Other teams Dinamo would compete in Europe, were Real Madrid (a team with Di Stefano and Gento  – the game played in Bucharest took place at 23 August Stadium, and established a new record for this arena: 100,000 spectators [5] ), Inter Milan and Feyenoord: 0–3 and 0–2.

In 1973, Dinamo won a European Cup home match against Northern Ireland's Crusaders Belfast with 11–0. The game continues to be the largest margin of victory in the history of the European Cup.[ citation needed ]

The autumn of 1983–84 was going to represent a valuable step into the international arena. The "European Champions Cup campaign" started with Finnish team Kuusysi Lahti, which they defeated 1–0 and 3–0. The second round pushed Dinamo against the current champion, Hamburger SV  – team of Stein, Kalz and Magath. At Bucharest, Augustin, Mulțescu and Orac scored for 3–0. [6] [7] The thrilling second leg finished 3–2, with goals from Țălnar and Mulțescu). In order to accede to the semi-finals of CCE, Dinamo had to defeat another top team—Dinamo Minsk. The first leg was 1–1, Rednic equalizing in the 87th minute, and it was followed by a 1–0 victory at Bucharest with Augustin scoring. Dinamo was the first Romanian team to reach the European Champions Cup semi-finals, [8] where it met Liverpool. Dinamo lost 1–0 at Anfield and 2–1 in Bucharest, as Liverpool progressed to the 1984 European Cup Final. [9]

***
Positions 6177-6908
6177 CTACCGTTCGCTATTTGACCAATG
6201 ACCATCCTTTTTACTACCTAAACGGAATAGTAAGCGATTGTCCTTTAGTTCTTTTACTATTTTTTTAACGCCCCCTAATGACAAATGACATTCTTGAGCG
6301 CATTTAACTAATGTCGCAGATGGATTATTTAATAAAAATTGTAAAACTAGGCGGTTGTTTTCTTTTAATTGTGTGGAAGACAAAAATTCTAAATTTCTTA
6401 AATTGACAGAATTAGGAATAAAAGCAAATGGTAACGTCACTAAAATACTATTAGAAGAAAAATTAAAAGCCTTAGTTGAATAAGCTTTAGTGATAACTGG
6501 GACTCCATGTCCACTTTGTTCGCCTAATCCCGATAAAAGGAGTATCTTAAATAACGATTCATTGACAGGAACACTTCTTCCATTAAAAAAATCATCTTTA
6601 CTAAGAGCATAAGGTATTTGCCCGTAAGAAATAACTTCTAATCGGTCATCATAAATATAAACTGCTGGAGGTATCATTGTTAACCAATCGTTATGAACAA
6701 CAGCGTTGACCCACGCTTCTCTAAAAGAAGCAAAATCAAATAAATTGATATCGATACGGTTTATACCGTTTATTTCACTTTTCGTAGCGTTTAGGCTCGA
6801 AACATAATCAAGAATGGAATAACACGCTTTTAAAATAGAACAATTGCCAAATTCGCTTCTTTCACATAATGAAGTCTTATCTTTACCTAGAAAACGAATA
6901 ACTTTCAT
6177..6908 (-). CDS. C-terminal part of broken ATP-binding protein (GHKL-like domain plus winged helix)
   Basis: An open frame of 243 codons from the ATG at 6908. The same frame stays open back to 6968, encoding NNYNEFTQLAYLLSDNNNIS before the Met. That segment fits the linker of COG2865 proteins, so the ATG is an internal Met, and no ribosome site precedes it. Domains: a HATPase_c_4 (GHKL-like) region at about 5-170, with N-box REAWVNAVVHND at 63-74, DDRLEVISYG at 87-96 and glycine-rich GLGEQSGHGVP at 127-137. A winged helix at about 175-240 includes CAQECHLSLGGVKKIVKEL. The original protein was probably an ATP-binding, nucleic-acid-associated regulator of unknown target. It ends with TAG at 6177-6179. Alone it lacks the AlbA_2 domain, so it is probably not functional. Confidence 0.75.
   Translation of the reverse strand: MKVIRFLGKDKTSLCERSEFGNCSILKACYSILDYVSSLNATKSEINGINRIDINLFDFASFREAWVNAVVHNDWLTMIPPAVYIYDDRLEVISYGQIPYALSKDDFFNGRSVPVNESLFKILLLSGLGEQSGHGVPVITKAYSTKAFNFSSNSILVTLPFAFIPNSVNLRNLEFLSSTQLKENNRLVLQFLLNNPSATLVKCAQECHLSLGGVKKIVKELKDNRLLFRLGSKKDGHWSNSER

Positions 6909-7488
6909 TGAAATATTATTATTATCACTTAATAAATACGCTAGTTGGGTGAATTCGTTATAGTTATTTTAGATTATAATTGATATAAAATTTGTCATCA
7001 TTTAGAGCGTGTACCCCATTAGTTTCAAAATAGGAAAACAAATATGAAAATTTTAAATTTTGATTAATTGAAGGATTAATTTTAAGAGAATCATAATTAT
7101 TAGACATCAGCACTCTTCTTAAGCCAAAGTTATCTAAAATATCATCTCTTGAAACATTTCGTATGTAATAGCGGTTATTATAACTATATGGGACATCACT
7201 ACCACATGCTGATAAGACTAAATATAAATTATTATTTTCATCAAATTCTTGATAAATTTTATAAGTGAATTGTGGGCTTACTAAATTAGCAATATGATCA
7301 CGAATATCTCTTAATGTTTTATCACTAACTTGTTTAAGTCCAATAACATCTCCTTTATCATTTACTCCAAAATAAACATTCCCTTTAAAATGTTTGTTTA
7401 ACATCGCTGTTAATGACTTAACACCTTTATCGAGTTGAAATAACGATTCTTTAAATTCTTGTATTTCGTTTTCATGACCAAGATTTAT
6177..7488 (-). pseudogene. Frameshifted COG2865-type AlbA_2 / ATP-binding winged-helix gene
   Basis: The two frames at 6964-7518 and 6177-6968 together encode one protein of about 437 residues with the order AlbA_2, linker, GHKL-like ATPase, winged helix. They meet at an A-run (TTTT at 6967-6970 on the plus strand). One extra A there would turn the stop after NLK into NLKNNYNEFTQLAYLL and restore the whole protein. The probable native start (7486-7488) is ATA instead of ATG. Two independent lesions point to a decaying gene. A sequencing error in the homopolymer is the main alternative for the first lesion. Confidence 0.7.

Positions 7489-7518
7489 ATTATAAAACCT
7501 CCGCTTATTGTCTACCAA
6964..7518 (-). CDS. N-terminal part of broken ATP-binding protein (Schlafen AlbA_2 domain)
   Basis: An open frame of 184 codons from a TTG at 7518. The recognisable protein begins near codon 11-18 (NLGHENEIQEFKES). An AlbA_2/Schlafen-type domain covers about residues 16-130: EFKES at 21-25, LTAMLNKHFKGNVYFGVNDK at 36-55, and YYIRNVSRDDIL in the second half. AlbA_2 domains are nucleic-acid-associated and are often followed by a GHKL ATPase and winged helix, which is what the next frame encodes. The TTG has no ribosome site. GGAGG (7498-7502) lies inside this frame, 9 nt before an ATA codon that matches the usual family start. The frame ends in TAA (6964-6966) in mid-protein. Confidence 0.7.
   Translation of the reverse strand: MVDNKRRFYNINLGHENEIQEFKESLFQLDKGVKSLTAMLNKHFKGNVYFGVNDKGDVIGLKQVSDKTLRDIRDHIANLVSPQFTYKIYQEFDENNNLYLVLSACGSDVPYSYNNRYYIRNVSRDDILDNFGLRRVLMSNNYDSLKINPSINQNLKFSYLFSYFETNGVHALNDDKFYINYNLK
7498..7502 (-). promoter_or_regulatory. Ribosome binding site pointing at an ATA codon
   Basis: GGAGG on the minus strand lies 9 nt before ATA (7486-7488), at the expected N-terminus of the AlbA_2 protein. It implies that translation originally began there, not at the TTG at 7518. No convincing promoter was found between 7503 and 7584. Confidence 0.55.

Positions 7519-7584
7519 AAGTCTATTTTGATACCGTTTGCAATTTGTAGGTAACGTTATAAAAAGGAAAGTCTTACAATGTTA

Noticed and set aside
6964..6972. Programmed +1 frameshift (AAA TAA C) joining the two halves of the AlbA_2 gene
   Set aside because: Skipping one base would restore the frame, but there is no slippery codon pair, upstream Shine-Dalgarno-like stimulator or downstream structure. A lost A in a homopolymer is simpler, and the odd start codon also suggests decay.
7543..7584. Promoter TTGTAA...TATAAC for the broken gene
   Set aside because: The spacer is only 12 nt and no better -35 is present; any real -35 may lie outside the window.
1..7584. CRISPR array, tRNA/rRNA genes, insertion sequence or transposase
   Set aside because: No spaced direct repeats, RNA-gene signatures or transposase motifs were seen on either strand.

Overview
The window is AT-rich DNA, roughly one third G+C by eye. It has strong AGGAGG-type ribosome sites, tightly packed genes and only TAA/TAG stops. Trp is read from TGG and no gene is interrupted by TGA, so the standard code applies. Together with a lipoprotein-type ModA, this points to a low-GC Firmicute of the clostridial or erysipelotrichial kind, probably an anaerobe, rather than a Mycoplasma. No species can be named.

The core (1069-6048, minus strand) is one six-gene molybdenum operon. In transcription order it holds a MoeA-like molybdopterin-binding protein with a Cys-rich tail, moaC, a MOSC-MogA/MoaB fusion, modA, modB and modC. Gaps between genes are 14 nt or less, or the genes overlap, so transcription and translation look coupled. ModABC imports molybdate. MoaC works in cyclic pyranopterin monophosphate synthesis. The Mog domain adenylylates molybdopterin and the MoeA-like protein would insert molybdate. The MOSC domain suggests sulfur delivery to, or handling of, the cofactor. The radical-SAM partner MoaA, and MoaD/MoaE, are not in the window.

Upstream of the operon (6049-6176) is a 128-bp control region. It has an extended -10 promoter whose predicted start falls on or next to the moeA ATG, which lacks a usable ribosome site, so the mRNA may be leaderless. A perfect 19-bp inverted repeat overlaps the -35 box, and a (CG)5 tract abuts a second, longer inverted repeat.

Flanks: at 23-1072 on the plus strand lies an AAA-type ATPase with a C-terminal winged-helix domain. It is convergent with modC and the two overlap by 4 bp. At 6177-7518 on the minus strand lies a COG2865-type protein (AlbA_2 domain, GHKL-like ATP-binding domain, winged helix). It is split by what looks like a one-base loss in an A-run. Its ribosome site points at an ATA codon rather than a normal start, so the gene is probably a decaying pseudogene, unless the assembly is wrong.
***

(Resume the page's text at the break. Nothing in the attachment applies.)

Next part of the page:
In 1986 Dinamo won the Cup against Steaua, the team that only a few days before won the European Cup final.

Dinamo Bucuresti team in 1953. Raica cu echipa in '53.jpg
Dinamo București team in 1953.

In the summer of 1990, Dinamo—with Mircea Lucescu as coach—conquered a new national title, its thirteenth. Also the team won the Cup final 6–4, against Steaua.